Autonomy: Fraud, Scapegoating, and Managerial Responsibility
HP's Q4 2012 results were overshadowed by an $8.8 billion writedown related to the company's acquisition of Autonomy, which cost the company $10.3 billion. $5 billion of the writedown was due to what HP called "serious accounting improprieties, disclosure failures and outright misrepresentations at Autonomy Corporation plc that occurred prior to HP's acquisition of Autonomy and the associated impact of those improprieties, failures and misrepresentations on the expected future financial performance of the Autonomy business over the long-term." The remainder of the writedown was caused, ironically, by the dramatic fall in HP's own stock price.
Given that Autonomy has now cost shareholders billions more, analysts naturally pressed the company about who is responsible. Barclays analyst Ben Reitzes asked Whitman,
"Meg, with regard to the Autonomy situation, we understand what you're doing in terms of going after the folks that you feel misled you, but what about internally? Who's responsible internally for the acquisition? How are you analyzing yourself internally, the Board, I think everybody at the Board was there when the Autonomy decision was made, except for Mr. Whitworth. So what's the introspective, what are you doing internally to make sure that you have the right processes and who are you holding accountable internally, if anyone, to make sure this doesn't happen again and that maybe even there's some folks internally that need to be held responsible and we could see repercussions of this in the near future? How are you looking at it internally?"
Meg Whitman's frustration regarding Autonomy was palpable in her response to Reitzes. She responded by stating that,
"Yes, well first of all, the CEO at the time and the Head of Strategy who lead this deal are both gone, Leo Apotheker and Shane Robison. With regard to the Board, you're right. Most of the Board was here and voted for this deal and we feel terribly about that. What I will say is the Board relied on audited financials, audited by Deloitte, not brand X accounting firm but Deloitte and, by the way, during our very extensive due diligence process, we hired KPMG to audit Deloitte, and neither of them saw what we now see after someone came forward to point us in the right direction. That said, obviously, we have not done any big acquisitions and we will review the acquisition process. What I will say is due diligence now reports to our Chief Financial Officer. At the time when I came to the Company, I was surprised to find that due diligence and M&A reported to strategy as opposed to the Chief Financial Officer. I've never seen that before in my career and that's a decision I made right away before I knew any of this. So I understand your point of view and we have made a few changes in that regard but, in the end, you have to rely on audited financials and we did and we will now carry on and as you know, we've reported this to the SEC as well as the Serious Fraud Office and we will take it from here."
Autonomy has now cost HP's investors billions, and naturally, analysts expect that someone at HP has to be held responsible for this. The question now is whether or not Whitman is to be held responsible. And that is a difficult question to answer.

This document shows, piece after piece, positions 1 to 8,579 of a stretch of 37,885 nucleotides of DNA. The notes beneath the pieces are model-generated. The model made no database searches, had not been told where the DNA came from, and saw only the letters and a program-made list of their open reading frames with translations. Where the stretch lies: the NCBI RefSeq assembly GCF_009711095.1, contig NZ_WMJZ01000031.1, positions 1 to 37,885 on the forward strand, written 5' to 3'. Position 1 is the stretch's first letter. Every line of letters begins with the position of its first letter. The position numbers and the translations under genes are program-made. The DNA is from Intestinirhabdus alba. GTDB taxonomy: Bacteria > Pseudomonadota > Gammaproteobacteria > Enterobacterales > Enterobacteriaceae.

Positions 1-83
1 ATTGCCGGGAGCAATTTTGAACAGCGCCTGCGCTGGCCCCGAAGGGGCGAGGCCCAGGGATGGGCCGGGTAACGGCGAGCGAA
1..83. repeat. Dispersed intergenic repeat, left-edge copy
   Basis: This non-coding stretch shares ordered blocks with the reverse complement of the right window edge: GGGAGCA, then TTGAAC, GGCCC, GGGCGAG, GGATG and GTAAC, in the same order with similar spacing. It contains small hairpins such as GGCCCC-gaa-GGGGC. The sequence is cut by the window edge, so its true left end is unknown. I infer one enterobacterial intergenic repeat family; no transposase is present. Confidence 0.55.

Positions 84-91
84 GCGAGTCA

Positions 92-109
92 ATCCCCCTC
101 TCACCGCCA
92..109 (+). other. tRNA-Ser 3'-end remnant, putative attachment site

It is true that Whitman voted to purchase Autonomy at its inflated price as a director of HP. But, it is likely that Whitman based her decisions on the financials provided to the board, financials that now appear to be false. In her defense, not one, but two of the world's largest accounting firms appear to have missed the fraud that was occurring at Autonomy. If both Deloitte and KPMG could not uncover the fraud without knowing exactly where to look, how could HP's board, including Whitman, have known that Autonomy's price tag was based on false financials? Diving into the accounting practices of an acquisition target is not the responsibility of the board. Their responsibility is to examine how that target company fits into their strategic vision of where their company is going, and if the deal makes financial sense, based on the financial statements that they are given. In any case, Whitman has overhauled the M&A process at HP, and due diligence teams now report to Cathie Lesjak, not to the company's head of strategy. Whitman has also sent this case to both the SEC and SFO, and HP is preparing lawsuits to recover as much money as it can. But, it should be noted that CFO Cathie Lesjak, long a beacon of stability in the chaos that is HP, was opposed to the Autonomy deal from the beginning, and warned that the board was overpaying. Shouldn't HP's board have listened to their CFO, who, in hindsight, has been proven right about Autonomy? We believe that the question of whether or not Whitman is responsible depends on how much responsibility one believes a company's board of directors has. As an HP director, Whitman is expected to do what is in the best interests of the company and its investors. But, she is expected to rely on the input of the company's management team and advisors, in addition to her own instincts. If HP's CFO says one thing about Autonomy, and KPMG, Deloitte, and HP's other advisors say something else, who should the board listen to? It is a question that we do not think has one simple answer.
Autonomy's former CEO, Mike Lynch, has also weighed in on these allegations, in an interview with the Wall Street Journal. Naturally, Lynch denied that any cover up had occurred, and laid the blame squarely on HP. In a vacuum, his arguments make sense. Lynch stated that,